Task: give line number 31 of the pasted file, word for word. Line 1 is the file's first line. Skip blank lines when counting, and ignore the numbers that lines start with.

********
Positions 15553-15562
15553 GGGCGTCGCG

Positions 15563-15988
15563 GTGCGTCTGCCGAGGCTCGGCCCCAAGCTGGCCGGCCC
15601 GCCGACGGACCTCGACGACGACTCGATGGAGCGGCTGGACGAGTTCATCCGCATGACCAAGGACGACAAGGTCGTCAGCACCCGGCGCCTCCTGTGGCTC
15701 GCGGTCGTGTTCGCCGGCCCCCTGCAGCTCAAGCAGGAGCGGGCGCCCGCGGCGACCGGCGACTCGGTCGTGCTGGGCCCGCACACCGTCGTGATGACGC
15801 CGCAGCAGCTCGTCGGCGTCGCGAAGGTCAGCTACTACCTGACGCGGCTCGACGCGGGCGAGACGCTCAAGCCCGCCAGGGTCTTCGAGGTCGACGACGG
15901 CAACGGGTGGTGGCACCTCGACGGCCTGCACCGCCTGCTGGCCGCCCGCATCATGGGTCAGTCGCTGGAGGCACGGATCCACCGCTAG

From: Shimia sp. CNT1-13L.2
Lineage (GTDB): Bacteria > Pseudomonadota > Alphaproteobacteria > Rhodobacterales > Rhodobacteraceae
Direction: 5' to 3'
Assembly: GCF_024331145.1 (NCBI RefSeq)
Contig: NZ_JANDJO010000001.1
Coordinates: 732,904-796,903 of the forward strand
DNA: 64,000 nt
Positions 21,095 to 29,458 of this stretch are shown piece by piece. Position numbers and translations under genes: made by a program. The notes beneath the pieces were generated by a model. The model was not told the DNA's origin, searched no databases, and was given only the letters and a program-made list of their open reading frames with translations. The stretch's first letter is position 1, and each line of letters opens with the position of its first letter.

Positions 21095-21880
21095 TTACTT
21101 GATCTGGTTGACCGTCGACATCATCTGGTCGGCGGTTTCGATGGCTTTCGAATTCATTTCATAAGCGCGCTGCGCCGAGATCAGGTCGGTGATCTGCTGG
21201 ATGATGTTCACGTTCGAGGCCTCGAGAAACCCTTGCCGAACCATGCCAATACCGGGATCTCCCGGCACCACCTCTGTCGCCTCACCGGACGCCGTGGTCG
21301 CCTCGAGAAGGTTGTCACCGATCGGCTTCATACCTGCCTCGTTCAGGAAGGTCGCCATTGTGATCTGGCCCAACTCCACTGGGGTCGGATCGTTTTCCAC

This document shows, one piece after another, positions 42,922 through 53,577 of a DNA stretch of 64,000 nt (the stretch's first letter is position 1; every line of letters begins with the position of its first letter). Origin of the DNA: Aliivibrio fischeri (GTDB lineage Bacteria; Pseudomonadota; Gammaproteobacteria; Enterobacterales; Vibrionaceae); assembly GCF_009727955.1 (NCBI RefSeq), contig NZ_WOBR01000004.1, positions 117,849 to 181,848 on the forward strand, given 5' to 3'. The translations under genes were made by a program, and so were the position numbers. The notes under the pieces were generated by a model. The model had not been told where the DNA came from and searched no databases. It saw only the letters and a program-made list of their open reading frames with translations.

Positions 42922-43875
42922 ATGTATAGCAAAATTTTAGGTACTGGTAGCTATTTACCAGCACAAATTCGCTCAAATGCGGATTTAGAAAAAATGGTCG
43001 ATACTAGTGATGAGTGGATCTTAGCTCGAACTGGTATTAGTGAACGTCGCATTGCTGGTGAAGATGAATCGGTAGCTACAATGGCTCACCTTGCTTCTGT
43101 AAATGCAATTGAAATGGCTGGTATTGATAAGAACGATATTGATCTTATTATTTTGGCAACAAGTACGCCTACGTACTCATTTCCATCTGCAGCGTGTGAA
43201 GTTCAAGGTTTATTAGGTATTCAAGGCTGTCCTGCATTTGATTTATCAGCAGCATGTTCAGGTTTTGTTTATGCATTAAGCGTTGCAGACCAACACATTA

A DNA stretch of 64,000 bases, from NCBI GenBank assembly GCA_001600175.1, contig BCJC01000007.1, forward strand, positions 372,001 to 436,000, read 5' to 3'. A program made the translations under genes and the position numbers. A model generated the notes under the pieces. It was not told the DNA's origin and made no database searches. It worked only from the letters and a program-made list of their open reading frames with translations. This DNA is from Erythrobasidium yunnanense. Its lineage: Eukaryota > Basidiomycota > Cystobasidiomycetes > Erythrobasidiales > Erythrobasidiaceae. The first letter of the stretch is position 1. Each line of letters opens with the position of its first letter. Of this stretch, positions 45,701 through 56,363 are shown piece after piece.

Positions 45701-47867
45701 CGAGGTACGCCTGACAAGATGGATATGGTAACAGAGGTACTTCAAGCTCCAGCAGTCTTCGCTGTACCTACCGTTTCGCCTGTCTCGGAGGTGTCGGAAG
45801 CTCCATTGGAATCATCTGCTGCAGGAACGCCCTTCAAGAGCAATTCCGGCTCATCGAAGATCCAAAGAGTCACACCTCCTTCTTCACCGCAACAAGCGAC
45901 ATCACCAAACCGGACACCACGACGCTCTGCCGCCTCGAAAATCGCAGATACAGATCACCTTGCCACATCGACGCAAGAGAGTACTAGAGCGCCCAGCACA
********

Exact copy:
45801 CTCCATTGGAATCATCTGCTGCAGGAACGCCCTTCAAGAGCAATTCCGGCTCATCGAAGATCCAAAGAGTCACACCTCCTTCTTCACCGCAACAAGCGAC